Learn Moto

How we became motorcycle mechanics.

Two wheelers unite!

A moped. Those who think these are crappy motorbikes are fundamentally mistaken, these are the essence of motorized two wheelers.

A moped. Those who think these are crappy motorbikes are fundamentally mistaken, these are the essence of motorized two wheelers. (Image from http://fr.wikipedia.org/wiki/Cyclomoteur, published under CC )

There seems to be a rather thin line where motorcyclists share interest with bicyclists or the other way around. From a basic point of view, they are almost opposite of each other, motorbikes are machine powered, bicycles are human powered.
For me both are human powered. One needs less techincal human knowledge and more physical strength, while the other needs more imagination and less human power. But forgetting about the men’s brain and willpower behind the motorbike is as stupid as spilling gasoline on a bicycle waitig for the horsepowers to awaken.
Their purposes are slightly different, but the idea is similar: be faster, be happier. If you look closely,  all the differences highlight the similarities and the mutual territorries. Bicycle people tend to focus on raw strength while forgetting the power in mechanical excellence. The mechanical condition does weigh in by a lot to how fast or far you can go – a lesson to be learned from the motorcycle world. And there is another way to put it. Does anyone really want to go on a long motorcycle roadtrip without being able to cycle around town? Motorcycling does need physical strength. Riding a bicycle as habit is definately a benefitial one for any two wheeler motorist.
And for those who stick too much to each side, god created the mopeds (cyclomotors).

Electricity Basics

px 200 electricity

Unmounted dashboard of a PX200 Vespa.

How much of motorcycle science is mechanics? That’s what most people think of when it comes to repair or tuning. Well, it’s a lot more diverse then just that. There’s a spectrum of natural and engineering sciences involved, including fluid mechanics, material sciences, thermodynamics (just think about what’s happening in the cylinder!), a lot of chemistry (fuels, lubricants, batteries), and yes, there is Electricity. With a capital E.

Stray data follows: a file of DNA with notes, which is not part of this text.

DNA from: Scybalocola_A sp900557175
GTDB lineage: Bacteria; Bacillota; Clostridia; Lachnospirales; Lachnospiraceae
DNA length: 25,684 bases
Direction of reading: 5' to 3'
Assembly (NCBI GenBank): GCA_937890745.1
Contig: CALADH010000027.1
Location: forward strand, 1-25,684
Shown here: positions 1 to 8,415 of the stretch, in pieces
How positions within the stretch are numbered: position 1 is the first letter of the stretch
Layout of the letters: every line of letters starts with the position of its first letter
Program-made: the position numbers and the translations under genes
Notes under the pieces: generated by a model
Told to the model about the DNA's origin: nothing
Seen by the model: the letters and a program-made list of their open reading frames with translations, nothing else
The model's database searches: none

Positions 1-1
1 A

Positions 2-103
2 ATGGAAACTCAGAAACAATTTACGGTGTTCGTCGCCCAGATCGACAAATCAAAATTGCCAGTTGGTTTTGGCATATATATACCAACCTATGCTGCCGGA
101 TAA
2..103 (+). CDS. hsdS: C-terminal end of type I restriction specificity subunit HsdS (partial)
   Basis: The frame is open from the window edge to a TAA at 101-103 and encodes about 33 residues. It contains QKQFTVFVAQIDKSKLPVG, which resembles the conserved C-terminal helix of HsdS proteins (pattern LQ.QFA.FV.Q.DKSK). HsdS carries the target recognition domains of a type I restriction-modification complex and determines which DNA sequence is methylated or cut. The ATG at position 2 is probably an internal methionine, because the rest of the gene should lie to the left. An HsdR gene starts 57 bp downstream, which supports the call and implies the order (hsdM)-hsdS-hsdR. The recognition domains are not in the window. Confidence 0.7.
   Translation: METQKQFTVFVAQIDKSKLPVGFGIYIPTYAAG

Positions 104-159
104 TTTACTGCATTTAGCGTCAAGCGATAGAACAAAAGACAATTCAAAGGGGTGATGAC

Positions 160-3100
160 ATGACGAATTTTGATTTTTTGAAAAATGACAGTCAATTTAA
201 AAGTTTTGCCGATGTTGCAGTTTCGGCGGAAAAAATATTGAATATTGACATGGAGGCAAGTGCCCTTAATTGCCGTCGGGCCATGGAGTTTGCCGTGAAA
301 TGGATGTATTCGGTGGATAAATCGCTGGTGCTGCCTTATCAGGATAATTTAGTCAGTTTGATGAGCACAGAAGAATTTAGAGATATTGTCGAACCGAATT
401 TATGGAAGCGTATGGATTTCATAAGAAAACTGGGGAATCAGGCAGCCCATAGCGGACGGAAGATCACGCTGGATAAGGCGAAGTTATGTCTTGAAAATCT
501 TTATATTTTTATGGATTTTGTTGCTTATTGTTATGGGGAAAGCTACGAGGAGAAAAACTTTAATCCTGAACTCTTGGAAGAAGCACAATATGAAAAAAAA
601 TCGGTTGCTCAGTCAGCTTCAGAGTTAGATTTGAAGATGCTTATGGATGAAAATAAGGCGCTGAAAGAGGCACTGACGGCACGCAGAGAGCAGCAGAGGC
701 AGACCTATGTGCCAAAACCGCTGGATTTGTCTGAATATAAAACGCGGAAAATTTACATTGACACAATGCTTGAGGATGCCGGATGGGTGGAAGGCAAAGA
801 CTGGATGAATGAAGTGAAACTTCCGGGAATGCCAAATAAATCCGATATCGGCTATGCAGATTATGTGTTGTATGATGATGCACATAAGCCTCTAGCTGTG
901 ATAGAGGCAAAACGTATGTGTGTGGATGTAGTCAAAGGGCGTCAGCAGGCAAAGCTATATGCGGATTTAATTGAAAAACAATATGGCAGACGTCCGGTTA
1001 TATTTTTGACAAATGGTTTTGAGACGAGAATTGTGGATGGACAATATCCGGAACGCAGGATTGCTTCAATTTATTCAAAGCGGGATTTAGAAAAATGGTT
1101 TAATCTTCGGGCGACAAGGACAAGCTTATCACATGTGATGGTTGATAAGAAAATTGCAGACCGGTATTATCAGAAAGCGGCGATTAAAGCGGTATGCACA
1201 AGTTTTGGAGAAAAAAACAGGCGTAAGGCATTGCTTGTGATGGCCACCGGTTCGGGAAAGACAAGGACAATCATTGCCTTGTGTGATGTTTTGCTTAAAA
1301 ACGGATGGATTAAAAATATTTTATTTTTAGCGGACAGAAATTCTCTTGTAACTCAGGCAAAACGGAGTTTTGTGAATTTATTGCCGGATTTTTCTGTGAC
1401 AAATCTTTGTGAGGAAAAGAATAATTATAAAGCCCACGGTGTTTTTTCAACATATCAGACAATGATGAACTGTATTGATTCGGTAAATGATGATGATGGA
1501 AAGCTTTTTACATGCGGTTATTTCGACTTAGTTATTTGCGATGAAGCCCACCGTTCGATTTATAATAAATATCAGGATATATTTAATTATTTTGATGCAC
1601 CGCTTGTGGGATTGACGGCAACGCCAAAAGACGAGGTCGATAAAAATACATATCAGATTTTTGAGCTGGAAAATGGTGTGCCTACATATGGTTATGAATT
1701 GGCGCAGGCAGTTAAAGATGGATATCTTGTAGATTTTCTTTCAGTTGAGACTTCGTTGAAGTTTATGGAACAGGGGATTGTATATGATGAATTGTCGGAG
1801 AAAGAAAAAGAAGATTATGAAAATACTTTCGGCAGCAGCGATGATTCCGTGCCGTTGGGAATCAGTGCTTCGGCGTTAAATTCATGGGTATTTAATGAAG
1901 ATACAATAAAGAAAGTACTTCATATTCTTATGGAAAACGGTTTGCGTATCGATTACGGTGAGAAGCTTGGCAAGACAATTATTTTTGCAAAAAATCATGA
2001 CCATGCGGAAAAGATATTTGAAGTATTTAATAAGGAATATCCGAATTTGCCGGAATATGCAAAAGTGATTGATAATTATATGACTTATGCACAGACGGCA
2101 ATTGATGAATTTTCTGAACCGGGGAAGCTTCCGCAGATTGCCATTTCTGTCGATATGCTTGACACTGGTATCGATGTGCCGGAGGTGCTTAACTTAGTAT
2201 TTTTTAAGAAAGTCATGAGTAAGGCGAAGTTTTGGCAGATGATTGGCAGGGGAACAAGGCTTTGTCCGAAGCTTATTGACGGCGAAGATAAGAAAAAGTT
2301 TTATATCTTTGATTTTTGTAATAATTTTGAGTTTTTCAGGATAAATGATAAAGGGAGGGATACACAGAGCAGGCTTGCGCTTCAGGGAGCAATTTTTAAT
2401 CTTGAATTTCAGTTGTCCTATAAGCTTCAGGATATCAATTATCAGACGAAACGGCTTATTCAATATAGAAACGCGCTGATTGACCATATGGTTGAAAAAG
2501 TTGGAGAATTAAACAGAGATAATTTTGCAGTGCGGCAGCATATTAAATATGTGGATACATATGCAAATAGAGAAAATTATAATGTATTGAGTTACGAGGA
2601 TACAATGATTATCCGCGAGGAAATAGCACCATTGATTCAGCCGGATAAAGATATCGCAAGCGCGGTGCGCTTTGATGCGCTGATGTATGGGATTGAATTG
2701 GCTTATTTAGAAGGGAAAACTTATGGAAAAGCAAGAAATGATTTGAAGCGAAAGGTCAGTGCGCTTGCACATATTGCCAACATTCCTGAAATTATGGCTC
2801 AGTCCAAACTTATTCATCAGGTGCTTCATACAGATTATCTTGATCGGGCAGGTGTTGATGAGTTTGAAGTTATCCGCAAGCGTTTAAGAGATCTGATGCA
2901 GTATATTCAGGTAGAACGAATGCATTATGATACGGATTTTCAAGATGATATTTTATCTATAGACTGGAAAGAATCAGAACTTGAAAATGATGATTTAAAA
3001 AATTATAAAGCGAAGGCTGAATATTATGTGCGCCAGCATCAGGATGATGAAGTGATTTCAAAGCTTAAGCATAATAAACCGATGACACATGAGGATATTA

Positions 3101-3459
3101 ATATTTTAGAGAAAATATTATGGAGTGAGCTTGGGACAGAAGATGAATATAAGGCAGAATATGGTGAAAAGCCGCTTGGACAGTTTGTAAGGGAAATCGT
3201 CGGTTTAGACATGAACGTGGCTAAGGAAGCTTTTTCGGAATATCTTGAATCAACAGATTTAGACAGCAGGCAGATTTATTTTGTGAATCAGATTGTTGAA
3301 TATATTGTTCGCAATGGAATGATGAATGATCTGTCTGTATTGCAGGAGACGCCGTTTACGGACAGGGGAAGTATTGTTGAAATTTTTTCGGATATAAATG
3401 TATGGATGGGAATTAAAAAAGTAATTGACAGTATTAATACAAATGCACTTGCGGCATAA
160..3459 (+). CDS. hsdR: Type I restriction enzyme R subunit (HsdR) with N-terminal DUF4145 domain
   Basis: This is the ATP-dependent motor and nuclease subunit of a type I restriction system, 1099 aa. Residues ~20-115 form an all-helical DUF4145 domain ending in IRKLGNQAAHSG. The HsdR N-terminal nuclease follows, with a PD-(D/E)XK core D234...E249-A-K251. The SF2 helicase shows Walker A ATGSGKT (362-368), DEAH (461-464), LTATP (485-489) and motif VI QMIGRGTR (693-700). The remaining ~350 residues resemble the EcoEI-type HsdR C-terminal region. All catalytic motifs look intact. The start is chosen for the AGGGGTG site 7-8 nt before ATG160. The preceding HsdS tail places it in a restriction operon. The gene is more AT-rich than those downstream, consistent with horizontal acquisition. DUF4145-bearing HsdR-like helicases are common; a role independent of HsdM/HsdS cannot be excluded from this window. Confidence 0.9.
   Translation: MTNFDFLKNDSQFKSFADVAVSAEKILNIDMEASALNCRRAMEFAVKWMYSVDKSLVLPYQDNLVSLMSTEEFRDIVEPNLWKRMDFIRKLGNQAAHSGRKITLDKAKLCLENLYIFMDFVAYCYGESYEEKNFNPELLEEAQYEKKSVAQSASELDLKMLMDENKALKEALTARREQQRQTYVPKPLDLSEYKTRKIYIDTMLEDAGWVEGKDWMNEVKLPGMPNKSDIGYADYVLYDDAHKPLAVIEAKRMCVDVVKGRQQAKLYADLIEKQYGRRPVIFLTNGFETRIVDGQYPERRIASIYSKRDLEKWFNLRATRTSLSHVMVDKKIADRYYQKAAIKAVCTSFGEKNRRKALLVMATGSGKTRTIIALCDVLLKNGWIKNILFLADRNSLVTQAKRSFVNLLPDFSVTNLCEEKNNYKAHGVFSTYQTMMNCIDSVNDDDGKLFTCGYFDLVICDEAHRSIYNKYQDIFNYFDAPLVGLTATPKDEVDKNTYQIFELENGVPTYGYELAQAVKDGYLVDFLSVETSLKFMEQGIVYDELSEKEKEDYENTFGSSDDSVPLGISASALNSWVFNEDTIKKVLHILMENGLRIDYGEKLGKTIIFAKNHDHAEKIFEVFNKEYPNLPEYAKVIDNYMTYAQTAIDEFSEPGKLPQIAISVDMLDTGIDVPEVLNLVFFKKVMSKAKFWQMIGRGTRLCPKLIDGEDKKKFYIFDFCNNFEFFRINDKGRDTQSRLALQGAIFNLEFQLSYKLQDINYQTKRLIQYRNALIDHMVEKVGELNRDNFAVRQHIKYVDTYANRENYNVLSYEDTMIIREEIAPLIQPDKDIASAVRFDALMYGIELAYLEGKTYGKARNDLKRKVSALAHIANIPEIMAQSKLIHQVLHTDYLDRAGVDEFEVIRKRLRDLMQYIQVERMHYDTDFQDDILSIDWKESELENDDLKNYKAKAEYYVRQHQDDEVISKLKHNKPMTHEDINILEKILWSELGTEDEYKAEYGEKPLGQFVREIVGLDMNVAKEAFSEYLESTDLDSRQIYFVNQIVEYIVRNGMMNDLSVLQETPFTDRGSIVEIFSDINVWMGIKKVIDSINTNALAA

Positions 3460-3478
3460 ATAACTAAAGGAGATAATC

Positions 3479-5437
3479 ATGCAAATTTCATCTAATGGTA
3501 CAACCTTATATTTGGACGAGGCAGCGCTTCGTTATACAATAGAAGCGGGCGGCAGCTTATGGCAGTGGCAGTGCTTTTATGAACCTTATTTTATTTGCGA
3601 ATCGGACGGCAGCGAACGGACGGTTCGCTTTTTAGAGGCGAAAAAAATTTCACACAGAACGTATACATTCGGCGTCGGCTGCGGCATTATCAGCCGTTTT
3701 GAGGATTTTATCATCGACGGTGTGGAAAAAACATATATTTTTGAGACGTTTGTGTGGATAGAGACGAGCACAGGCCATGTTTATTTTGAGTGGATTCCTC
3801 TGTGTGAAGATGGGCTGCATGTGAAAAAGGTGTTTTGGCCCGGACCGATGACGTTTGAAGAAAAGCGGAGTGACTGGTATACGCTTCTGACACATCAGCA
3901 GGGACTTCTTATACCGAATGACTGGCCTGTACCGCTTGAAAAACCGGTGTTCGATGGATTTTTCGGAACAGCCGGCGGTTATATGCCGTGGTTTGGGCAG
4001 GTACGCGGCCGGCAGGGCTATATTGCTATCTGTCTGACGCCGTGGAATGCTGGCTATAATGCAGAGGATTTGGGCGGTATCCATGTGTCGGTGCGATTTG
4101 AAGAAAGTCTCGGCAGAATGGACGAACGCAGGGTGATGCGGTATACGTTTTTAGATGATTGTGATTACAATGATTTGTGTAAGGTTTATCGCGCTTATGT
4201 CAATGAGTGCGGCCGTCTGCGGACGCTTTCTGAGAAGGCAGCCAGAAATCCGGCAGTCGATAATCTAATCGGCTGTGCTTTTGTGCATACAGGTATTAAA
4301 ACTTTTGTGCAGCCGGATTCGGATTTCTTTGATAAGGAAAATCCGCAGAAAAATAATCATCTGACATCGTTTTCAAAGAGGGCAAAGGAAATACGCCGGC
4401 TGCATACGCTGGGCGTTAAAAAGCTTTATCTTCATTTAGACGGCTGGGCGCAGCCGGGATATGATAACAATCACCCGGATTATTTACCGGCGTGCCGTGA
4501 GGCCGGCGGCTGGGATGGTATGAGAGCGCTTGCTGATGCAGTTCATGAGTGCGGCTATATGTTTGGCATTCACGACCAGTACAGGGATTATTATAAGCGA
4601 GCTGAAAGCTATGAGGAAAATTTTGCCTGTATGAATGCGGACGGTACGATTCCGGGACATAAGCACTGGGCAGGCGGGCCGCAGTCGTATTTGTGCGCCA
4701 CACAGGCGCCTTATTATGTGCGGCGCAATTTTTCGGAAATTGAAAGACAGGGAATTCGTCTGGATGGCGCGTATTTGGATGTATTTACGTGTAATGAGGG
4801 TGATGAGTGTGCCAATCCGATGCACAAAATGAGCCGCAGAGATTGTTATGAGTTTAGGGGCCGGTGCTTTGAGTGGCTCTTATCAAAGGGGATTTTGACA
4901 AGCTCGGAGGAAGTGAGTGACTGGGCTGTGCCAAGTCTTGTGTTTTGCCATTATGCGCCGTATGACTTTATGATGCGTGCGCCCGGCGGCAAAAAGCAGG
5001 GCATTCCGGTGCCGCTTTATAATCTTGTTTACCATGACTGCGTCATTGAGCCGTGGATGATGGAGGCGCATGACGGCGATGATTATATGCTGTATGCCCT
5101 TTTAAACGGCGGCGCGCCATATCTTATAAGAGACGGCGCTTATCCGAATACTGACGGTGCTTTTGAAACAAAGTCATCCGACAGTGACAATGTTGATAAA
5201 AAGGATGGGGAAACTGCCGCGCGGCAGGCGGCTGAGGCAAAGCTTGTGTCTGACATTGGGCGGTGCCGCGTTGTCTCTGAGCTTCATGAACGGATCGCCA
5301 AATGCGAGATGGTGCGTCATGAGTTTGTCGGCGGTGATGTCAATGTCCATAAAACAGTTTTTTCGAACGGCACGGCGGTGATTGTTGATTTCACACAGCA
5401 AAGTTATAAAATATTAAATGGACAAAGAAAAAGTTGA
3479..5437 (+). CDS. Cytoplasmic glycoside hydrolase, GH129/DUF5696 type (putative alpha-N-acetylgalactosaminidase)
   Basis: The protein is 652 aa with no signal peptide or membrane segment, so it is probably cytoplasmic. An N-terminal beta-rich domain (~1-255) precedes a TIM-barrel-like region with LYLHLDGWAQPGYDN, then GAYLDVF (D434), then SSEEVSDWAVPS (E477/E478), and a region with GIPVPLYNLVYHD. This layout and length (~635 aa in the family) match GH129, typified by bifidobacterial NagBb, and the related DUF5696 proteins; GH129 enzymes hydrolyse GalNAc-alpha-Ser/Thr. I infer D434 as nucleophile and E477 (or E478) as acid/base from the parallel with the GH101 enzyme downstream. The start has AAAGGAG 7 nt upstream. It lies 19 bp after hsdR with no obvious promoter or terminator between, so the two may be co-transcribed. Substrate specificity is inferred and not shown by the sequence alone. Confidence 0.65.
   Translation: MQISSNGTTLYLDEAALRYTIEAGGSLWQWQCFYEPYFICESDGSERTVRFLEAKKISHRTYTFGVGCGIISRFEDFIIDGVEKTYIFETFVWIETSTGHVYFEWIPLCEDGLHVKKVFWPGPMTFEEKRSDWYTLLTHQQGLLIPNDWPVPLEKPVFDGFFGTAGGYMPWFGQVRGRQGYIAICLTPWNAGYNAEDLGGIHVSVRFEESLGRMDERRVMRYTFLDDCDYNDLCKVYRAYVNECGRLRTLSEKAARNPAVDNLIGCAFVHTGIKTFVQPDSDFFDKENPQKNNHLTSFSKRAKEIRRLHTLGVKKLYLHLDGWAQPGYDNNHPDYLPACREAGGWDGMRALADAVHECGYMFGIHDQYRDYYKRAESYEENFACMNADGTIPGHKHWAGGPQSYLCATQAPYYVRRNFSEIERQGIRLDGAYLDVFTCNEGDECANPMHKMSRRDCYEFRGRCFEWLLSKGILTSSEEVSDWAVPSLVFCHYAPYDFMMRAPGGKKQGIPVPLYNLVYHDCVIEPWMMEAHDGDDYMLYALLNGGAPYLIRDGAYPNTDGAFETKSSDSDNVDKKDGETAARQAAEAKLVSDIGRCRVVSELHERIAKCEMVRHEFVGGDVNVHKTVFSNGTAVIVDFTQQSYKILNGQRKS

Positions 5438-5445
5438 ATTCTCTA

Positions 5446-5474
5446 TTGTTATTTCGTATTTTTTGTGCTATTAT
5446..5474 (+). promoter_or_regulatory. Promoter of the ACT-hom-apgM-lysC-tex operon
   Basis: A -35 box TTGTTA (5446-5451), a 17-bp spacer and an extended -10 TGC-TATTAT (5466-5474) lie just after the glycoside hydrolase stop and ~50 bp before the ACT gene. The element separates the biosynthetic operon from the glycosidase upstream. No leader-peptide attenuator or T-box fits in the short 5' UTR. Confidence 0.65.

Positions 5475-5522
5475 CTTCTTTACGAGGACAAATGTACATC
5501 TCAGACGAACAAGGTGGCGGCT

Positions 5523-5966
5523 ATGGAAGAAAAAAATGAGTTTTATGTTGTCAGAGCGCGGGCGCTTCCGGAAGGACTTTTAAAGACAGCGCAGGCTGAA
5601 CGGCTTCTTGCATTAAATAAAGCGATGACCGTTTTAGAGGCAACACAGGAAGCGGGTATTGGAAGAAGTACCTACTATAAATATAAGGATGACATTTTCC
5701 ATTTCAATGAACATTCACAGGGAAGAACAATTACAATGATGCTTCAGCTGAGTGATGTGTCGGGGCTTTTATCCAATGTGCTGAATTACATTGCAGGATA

Could a bike work without it?

Maybe. Allow me another question: What’s the difference between Diesel and Otto (petrol) engines? The most significant is the spark plugs, which are essential to ignite the gas-air mixture in the cylinder, otherwise nothing would happen so to speak. Diesel engines don’t have spark plugs, but the movement of the piston compresses the mixture to the ratio where it self-ignites. It’s a working cycle, without electricity.

The truth is that not a lot of diesel bikes had been built throughout history, and even those probably had electric supply and system for electric start, lights, dashboard or signals which are essential for any motorbike. Today’s motorbikes however have even a lot more taken care of by electricity, some of which make them more reliable, faster, during, and some just help the engineers to solve design problems.

In the early 90’s, the place of carburateurs started to be taken by fuel injection systems, in cars and motorcycles as well. This system has a lots of advantages to carburateurs, but to achieve those, it needs to rely on information from sensors hidden at many parts of the bike. It’s not coincidential that the revolution of fuel injection happend when the personal computer and intergrated circuit industry boomed. Modern bikes have their electric brains, actual computers, usually called ECU or PCM. These words refer to expressions such as ‘Engine Controlling Unit’, therefore when you ask:

Does a Mechanic need to know all about this?

You’ve got your answer. It’s a deep science and perhaps it’s almost impossible to know and learn all about integrated circuits and the material sciences of pistons at the same time. It’s just not the same genre at all. But even if you’re a fan of kickstarter bikes with no lights and battery but just a spark plug cable, knowing how electric systems on modern bikes work could even help you to amend your old bike, in many more way then you might think.

Motorcycle movies